A Social Strategy Is An Experience Strategy

 “We want people to talk about us on social media.”

Well, of course you do.

“We want to have a digital strategy for connecting with our community.”

Without a doubt.

“We’re doing a whole bunch of things in the real world, but we need to be on Facebook so we can go viral.”

Maybe -- or maybe not.

There are two facets to engaging via social media. One is through its “social” side: Facebook Groups and Pages, Twitter accounts, Pinterest boards. The other is through its “market” side: Facebook ads and Sponsored Posts, YouTube paid campaigns.

It’s essential to make this distinction, because the two facets obey different norms. The market side follows market norms: Here, it’s OK to be overtly selling your product, talking about yourself, highlighting features and benefits.

The social side follows social norms. The ratio of how much you talk about yourself vs. how much you talk about others becomes one of skill and sensitivity.



The social side is where customer engagement happens. It is where relationships are built. It is where you listen to your customers and where communities grow. And the general topic of conversation is unlikely to be your product or service.

So why would anyone engage with your company socially if they’re not talking about your product or service?

They engage because of the way you reinforce their sense of identity. They engage because it allows them to connect with likeminded folks. They engage because of the experience they have with you.

And the experience is what they share. The story is what they share. The emotion is what they share.

A sale on Volkswagens doesn’t go viral. A story about a kid Darth Vadering a car does. On the downside, a story about United’s on-time percentage doesn’t go viral either -- but a song about them breaking guitars and not caring does.

The seminal question for a social strategy is not, “How can we get people to talk about us on social media?” It is, “What kind of experience can we provide that will be so interesting people are compelled to share it?”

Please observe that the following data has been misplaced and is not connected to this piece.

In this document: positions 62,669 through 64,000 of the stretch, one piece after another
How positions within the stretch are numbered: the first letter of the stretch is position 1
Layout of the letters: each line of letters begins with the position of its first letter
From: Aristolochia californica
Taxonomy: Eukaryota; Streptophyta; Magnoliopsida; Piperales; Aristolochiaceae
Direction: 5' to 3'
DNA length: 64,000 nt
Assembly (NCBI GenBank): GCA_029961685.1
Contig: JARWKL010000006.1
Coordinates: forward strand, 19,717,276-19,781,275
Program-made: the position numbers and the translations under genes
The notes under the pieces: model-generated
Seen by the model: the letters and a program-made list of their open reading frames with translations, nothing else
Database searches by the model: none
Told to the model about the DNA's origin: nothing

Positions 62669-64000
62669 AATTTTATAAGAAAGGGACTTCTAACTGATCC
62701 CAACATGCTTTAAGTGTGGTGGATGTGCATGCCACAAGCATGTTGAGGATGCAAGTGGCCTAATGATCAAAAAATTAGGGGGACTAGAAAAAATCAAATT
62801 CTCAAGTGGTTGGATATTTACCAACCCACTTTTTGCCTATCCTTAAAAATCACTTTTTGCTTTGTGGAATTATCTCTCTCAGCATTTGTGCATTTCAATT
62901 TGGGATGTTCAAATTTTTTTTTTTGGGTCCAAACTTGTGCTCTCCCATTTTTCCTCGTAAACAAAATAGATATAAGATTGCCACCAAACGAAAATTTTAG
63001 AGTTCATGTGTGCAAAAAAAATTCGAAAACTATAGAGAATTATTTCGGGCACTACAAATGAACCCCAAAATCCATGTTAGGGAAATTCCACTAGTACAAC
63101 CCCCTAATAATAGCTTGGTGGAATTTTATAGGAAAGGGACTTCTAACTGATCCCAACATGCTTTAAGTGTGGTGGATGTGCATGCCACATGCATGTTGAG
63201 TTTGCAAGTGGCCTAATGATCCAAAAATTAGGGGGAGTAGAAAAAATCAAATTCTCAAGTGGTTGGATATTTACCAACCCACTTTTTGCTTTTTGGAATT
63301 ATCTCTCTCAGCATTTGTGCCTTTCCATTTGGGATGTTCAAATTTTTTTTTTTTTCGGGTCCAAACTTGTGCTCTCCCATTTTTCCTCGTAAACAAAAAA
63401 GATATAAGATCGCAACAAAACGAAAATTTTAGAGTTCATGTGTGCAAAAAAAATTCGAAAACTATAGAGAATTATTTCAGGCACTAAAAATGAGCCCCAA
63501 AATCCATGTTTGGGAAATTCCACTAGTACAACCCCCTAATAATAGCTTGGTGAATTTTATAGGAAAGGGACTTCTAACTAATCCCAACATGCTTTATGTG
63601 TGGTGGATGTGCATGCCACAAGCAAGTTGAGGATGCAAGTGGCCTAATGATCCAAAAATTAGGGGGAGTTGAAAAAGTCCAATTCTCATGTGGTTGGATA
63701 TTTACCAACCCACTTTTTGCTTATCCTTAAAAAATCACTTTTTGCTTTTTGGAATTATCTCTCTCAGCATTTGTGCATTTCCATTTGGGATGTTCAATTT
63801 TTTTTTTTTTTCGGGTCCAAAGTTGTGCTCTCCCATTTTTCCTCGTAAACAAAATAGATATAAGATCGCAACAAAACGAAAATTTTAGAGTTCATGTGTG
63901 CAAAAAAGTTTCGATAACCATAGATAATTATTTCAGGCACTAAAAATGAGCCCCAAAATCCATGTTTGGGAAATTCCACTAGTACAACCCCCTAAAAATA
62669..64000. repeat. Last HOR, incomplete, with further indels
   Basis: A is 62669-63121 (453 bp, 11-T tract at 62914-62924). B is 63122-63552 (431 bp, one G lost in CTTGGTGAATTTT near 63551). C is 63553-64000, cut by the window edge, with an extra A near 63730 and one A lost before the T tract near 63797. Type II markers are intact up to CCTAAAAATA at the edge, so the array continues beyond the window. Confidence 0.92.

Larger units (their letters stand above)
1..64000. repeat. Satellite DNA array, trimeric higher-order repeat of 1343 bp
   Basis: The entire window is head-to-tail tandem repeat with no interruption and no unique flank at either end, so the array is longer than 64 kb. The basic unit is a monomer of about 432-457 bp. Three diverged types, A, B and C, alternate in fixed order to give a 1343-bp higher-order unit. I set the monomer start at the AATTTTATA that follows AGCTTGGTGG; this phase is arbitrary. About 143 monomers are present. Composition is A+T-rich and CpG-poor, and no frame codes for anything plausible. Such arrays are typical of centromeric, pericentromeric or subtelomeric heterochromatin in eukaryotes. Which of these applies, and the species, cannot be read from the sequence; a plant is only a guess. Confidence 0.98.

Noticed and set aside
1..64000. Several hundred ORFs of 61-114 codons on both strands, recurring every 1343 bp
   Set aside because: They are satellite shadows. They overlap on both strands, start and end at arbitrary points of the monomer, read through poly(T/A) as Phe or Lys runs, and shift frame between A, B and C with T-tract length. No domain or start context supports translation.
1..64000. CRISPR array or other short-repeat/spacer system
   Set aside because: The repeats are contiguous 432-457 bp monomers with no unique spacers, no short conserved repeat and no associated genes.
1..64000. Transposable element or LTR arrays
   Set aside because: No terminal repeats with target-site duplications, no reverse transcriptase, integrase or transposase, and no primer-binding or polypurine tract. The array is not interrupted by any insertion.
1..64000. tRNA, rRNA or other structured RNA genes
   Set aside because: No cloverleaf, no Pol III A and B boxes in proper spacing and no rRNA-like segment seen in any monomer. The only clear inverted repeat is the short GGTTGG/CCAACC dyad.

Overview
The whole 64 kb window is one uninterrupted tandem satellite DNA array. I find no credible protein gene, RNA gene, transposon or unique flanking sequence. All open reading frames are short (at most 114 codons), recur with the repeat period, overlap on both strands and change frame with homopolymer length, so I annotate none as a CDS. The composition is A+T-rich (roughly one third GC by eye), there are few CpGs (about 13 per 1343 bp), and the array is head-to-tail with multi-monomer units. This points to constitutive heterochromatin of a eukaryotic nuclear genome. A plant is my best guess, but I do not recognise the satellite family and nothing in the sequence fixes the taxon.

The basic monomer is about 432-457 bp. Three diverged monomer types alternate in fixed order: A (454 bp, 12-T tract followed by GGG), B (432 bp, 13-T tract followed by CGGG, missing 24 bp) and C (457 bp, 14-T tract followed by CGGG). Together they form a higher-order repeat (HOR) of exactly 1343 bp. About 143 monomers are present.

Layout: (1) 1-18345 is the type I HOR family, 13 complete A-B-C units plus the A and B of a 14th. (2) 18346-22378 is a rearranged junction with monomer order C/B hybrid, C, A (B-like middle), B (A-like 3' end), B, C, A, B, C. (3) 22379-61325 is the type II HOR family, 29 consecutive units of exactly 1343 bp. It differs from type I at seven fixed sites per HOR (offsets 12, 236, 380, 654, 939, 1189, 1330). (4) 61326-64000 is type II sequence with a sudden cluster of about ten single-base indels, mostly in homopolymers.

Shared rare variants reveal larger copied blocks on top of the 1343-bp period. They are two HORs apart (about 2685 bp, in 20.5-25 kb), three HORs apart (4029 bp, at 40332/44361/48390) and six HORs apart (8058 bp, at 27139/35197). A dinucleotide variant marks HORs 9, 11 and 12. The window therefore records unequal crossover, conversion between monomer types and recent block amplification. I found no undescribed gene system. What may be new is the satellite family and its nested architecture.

And then, “How will this benefit our community?”

And only then, “How will it benefit our business?”

If you don’t have good answers to all three of those questions, there’s not much point in trying to engage socially with your customer base. Your options are varied: go back and reconsider your offering to see if you need to make it more experiential, recognize that you operate in a commodity business and that social is not a relevant channel for you, focus efforts on direct sales rather than customer engagement... Depending on your business and your industry, each of these is valid; each also requires insight into the type of relationship your customer wants and expects with you.

Connecting with communities using social norms on social media requires an ability to look not at the finger of the communications channel but at the moon of the experience. Social media is the place where pearls form; your mission is to provide the grains of sand.

Enjoy the experience.

3 comments about "A Social Strategy Is An Experience Strategy".
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  1. Darrin Searancke from Halifax Chronicle Herald, December 14, 2012 at 11:42 a.m.

    4 words: Nail. On. The. Head.

  2. Pete Austin from Fresh Relevance, December 15, 2012 at 12:45 p.m.

    Re: “What kind of experience can we provide that will be so interesting people are compelled to share it?” But your Darth Vader example is not interesting. Neither are cute pictures of cats or celebrities. I don't think people share things because they are interesting - it's similar to that but not the same. Perhaps "fascinating"?

  3. Kaila Colbin from Boma Global, December 15, 2012 at 5:45 p.m.

    Thanks, guys. Pete, I'm not sure about the distinction... Surely "interesting" means "what people are interested in"?

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